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Posts Tagged ‘Dinner Party Guests’

When people say “I like cooking” (or even when I read a CV, which I seem to be doing a lot more of than I would like, and it features “cooking” as an interest) I think “Ah – you like eating, eating with other people. Good.”

I like eating with other people, and given that I can’t afford to do that in restaurants (because I have decided that my disposable income, such as it is, will go on the theatre, rather than on eating at places where “spume”, “foam” and “mist” appear on menus and drive the prices for very ordinary food up by at least 60%), I have to do it at home.

Mainly, it’s family who come here – or at least family who form the backbone of the guest list – and people who know them (and would be pleased to see them) who swell the ranks. The reason for this is simple: there is a list of things that are made much more complex when you’re single than when you’re part of a couple. Chief among these are: “Carrying IKEA furniture up three flights of stairs”, “Assembling IKEA furniture”, “Hanging a seven feet high mirror” and “Cooking while also entertaining/carrying on a conversation”.

If I were content to have people lean on the kitchen work surfaces, making expansive gestures as we discuss Edward St Aubyn, describing wide arcs with the glasses of Kir that I have overfilled (out of a combination of nerves and a desire to render the environment into which the food will be introduced more forgiving) as I do interestingly modish things with beetroot, then the problem wouldn’t be so severe – but I am not. I don’t know why, but I have a (ridiculous) belief that when people come to eat at my house, they should enjoy drinks and canapés in a separate room to the one where I am swearing because I have forgotten to chill something that needed to be left in the ‘fridge overnight; so that, when the food is eventually ready, they don’t feel as if they have been as deeply involved in the preparation as I have, and that if ANYONE is going to accept praise graciously for the petits pois a la Francaise, then it ought to be them. As a result of this, there are any number of people whom I just don’t have over: people whom I like, people whom I would love to spend an evening with, people whom I owe an invitation to – I have decided in my crazy way that it’s better not to have these people over for an evening for a meal that I think we would all enjoy, than to leave them on their own every ten minutes for five minutes at a time while I go and marinade and get the steamer going.

It’s ridiculous. I know it is. Whenever I have seen cookery programmes – and, like everyone else, I can’t seem to turn the TV on nowadays without some media-friendly poppet who has a soundbite quirk to them (“She’s got a tiny kitchen!”, “He’s Australian and keeps going on about the rain in London!”, “She fellates wooden spoons!”, “He approaches cookery like a DJ!”, “He swears but he loves his children!” etc. etc.) looming over a set of achingly cool graphics – there is a compulsory reminder that I shouldn’t get hung-up, shouldn’t worry about the food, need to remember that it’s me they’re coming to see, shouldn’t drive myself mad over dinner…and I nod along to it, thinking “Absolutely”.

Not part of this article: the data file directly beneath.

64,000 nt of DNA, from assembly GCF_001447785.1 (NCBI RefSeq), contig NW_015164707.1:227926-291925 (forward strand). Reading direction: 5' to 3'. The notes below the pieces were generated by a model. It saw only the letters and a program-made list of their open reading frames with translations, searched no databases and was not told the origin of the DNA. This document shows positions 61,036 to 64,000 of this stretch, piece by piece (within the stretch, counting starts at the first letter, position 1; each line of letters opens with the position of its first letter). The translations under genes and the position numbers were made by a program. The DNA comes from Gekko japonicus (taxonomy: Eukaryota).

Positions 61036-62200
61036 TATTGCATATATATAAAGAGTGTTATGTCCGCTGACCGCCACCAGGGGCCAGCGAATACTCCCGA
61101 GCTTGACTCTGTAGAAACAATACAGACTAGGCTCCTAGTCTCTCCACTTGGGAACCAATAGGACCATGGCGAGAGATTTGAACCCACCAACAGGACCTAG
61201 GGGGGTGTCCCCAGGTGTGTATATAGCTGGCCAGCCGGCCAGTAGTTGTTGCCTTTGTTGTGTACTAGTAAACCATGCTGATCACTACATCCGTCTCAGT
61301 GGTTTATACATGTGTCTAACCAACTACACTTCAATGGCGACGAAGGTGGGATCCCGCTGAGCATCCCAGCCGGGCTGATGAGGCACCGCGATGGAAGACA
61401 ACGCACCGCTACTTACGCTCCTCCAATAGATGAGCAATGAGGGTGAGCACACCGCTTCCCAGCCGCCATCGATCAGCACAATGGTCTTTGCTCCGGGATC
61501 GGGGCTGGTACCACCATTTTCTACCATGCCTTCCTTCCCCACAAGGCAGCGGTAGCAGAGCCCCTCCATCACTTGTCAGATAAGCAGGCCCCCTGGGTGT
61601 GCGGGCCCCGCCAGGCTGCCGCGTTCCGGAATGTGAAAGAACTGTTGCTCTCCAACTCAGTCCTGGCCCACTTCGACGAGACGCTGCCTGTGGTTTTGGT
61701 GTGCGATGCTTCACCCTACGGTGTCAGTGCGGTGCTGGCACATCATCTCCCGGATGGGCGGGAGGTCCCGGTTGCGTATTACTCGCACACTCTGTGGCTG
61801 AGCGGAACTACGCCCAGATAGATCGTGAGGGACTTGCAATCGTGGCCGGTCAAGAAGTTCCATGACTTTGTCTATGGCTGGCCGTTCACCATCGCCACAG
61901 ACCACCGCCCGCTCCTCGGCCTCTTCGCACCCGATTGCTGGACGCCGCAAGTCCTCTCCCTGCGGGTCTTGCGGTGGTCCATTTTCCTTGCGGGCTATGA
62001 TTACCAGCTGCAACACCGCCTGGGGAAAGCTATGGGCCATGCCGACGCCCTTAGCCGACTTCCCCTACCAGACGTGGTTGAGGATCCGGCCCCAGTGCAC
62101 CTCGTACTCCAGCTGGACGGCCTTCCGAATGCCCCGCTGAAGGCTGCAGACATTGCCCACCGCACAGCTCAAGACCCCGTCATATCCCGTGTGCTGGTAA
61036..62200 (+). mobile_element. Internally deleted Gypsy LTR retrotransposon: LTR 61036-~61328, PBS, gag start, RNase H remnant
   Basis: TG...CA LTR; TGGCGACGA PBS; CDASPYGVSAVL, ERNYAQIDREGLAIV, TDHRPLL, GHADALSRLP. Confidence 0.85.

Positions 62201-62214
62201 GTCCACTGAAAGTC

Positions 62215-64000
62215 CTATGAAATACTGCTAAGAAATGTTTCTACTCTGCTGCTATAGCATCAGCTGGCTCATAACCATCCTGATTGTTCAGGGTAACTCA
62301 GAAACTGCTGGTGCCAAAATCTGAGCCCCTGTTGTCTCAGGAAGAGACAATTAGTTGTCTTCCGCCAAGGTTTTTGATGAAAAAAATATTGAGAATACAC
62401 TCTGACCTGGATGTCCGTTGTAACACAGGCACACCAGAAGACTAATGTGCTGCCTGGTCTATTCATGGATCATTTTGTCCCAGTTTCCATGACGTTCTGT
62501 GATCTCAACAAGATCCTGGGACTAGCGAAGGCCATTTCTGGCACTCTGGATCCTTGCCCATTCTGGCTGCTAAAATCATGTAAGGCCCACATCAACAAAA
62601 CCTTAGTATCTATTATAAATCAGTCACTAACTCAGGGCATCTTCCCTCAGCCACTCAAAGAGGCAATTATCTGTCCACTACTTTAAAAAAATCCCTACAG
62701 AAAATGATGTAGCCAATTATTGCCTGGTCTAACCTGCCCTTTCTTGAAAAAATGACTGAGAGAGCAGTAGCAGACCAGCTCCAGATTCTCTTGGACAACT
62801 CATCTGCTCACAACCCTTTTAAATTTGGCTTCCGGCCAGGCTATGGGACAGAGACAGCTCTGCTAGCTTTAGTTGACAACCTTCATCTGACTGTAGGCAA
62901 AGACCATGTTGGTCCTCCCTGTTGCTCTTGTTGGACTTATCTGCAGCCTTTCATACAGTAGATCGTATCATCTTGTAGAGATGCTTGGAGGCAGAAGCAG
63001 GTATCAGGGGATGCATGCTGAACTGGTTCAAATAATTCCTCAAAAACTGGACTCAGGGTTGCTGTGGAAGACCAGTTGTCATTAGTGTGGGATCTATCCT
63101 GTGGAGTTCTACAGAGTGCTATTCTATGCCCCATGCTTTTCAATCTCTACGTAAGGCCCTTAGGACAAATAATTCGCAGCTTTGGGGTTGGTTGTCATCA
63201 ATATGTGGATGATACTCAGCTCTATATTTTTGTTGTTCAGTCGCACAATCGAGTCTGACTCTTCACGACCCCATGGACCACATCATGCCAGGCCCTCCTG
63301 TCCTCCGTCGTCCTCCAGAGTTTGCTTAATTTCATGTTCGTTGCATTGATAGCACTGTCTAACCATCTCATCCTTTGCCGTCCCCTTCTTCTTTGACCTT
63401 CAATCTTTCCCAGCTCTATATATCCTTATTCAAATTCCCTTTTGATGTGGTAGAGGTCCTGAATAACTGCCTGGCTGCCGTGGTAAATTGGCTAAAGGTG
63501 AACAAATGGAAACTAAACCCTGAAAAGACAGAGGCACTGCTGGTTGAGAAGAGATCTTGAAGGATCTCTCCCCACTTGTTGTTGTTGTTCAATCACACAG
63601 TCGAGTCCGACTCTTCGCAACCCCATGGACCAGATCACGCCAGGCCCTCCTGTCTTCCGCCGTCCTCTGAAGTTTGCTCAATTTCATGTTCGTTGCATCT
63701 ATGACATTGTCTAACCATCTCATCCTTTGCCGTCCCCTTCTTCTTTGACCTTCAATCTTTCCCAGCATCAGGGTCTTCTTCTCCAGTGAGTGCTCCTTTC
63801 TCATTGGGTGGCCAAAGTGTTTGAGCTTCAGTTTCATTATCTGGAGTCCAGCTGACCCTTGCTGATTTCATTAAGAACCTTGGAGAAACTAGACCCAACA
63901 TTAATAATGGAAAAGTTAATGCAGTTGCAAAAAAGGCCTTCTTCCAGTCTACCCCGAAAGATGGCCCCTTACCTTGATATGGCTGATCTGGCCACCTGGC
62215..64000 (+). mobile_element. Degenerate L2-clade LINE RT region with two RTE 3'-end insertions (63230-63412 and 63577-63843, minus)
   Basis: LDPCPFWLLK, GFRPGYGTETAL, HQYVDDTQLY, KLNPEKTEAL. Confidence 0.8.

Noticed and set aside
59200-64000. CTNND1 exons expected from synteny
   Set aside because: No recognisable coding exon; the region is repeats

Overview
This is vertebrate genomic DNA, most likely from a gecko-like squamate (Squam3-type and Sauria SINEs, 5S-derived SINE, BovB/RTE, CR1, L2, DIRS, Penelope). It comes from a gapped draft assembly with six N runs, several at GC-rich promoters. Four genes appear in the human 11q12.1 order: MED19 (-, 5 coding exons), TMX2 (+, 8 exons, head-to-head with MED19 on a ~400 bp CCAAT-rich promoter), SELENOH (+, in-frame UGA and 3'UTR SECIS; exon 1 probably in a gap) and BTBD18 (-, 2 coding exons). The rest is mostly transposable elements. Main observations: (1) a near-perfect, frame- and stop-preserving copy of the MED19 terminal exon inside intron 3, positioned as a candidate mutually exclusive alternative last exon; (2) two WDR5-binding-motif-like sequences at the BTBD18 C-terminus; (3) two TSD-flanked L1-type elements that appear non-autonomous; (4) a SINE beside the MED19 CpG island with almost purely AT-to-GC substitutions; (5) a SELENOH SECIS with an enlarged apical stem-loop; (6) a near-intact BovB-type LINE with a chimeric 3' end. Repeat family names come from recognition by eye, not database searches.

And then, when the time comes to see people whom I haven’t seen for far too long, I think: “I can’t invite them. They’re not coming to see me. They’re coming for dinner.”

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Tuesday, 1st January 2008

One of those questionnaire questions that I actually find quite illuminating about celebrities is the one that asks them whom they would invite to an ideal dinner party – alive or dead.

Whilst mine would be a fairly straightforward mix of heroes (Fiona Shaw, Oscar Wilde, Dylan Moran, Stephen Fry, Alan Bennett, David Hare, Wife and me), it is not going to happen. Wilde would smell – and the people at Pere Lachaise would probably be arsey about us moving the bones, and the Irish contingent might sing “On Moorlough Shore” too loudly if they’re allowed near the whiskey.

Fortunately, I reckon that the dinner we’re having tomorrow is going to be pretty good as the people coming have got a lot to say and MAKE ME LAUGH (which I think is the acid test for wanting to spend time with someone). So, Head of Communications Political Woman With Filthy Laugh, Sardonic Scot who Glances Sideways At the Punchline, Towering Redhead In Music Industry, Stitch-Inducing Lawyer, Hispanic Costume Designer and Author with Disconcerting Knowledge of All Things had BETTER be on form or this could be the most disappointed I have been since the dramatisation of “The Power.Book” – and that would NOT be good.

I have probably over-imagined it now and it will never live up to the dream of it I have in my head (nothing could, short of one of those evenings that you read about in biographies of Sartre, where all of Parisian intellectual life is present in a small bistro on the Rive Gauche), but there will certainly be enough wine – so that’s 80% of the evening guaranteed.

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